I like Darwin. I like Darwin a lot. Obviously he had many accomplishments in his lifetime that make him quite likable today, but what I really fancy about Darwin is that he seemed to have a ton of personality. I can’t think of the Beagle without thinking about the “oh shit” moment Captain FitzRoy had when the naturalist he hired as an intelligent companion for the 5 year voyage ended up being an outspoken, impatient and preoccupied conversationalist with regularly opposing views.
Anyway, this is one of Darwin’s lesser known experiments and it is certainly full of personality… and ridiculousness. Here’s the just of it: Darwin prodded a guy in the face with an electrical current and photographed the expressions that were produced. He would then share the creepy-ass pictures with anyone that visited him in 1868, asking them what emotions they saw in the man’s face.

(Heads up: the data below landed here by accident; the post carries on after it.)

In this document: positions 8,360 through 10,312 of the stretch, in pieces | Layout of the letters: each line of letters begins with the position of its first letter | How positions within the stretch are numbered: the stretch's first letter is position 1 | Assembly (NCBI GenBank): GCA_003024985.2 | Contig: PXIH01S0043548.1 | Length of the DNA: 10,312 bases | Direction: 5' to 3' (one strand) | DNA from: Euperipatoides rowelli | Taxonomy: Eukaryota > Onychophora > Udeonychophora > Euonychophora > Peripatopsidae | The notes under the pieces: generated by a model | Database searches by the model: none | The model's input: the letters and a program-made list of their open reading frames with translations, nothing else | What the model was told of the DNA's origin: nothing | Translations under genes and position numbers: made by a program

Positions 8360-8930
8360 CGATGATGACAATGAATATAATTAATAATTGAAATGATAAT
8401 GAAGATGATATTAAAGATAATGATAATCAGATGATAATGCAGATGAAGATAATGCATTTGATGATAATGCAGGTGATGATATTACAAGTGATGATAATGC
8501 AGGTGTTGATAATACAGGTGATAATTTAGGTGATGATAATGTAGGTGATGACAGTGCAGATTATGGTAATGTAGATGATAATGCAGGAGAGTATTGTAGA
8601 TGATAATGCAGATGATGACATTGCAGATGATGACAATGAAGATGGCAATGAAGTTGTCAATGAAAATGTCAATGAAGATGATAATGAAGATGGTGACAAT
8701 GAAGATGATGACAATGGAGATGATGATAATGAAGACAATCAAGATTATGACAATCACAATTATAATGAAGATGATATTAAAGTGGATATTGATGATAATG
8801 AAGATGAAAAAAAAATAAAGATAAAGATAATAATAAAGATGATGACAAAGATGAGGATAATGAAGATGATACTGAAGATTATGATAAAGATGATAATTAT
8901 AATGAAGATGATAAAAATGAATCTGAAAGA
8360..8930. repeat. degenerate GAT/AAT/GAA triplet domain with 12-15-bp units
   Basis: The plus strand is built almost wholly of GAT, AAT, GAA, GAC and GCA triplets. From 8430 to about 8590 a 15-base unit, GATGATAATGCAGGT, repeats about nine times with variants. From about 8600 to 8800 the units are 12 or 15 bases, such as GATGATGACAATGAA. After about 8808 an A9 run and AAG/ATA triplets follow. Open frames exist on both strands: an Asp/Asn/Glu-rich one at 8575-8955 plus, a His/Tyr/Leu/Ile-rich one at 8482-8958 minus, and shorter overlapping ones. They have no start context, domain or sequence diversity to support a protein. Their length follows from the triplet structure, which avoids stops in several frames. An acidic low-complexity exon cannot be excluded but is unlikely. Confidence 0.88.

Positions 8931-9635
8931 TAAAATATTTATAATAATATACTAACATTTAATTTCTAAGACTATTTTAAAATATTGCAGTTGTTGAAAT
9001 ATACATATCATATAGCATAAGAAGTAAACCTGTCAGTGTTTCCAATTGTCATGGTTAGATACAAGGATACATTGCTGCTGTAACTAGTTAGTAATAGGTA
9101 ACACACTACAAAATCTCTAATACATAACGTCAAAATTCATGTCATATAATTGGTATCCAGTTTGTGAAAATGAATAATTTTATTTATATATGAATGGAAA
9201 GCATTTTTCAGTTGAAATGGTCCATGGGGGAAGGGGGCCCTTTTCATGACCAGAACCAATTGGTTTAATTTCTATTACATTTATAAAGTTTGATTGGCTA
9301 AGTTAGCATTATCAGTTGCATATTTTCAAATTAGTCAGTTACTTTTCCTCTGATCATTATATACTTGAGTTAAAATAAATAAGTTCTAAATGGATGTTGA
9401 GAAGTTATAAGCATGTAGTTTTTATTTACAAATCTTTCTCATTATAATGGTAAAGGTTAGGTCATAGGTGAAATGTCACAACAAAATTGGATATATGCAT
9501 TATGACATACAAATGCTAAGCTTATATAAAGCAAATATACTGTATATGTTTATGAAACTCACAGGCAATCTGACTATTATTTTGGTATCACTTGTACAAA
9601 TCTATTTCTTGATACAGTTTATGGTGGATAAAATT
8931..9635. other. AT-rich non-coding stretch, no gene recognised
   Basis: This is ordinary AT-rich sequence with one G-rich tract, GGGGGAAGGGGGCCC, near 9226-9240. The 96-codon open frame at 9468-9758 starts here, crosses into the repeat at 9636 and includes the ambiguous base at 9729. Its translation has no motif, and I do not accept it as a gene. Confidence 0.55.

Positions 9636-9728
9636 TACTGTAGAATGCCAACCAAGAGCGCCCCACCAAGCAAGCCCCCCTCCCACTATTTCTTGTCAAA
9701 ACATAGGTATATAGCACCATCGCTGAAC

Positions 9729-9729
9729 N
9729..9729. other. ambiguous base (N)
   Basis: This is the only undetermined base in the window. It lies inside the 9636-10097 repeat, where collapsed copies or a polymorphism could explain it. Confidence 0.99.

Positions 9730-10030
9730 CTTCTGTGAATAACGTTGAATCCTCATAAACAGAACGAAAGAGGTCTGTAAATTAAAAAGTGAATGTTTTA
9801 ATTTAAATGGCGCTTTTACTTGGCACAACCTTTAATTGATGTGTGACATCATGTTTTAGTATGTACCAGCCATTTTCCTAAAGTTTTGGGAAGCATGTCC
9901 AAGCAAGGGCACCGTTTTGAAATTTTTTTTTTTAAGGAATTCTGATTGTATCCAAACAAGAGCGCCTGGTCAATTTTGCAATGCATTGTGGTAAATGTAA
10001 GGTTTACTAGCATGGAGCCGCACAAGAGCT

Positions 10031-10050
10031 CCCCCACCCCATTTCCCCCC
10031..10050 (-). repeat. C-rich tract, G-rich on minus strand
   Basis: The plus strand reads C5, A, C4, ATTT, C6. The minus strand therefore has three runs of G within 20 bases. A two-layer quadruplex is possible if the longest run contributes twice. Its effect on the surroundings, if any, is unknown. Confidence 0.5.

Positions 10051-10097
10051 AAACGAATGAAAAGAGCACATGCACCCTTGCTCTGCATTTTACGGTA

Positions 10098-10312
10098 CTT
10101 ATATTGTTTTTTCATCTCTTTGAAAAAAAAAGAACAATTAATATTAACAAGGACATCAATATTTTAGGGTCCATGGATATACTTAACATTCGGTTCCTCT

The idea was that he could use the data to identify what our universal core emotions are (if there are any), and what other expressions and emotions are extensions of the core ones. Darwin gathered enough info to write a book about it, The Expression of the Emotions in Man and Animals, but the validity of his data fell into question as it lacked consistent materials, a control group, and enough test subjects.
The methodology may have been flawed, but the concept is still intriguing enough for the University of Cambridge to pick up where Darwin left off. The Darwin Correspondence Project uses the same images, but uses a much larger sample: anyone and everyone. You too can participate (I just did) by heading to http://www.darwinproject.ac.uk/.
In the meantime, here’s some more of Darwin’s, likely regretful, test subject: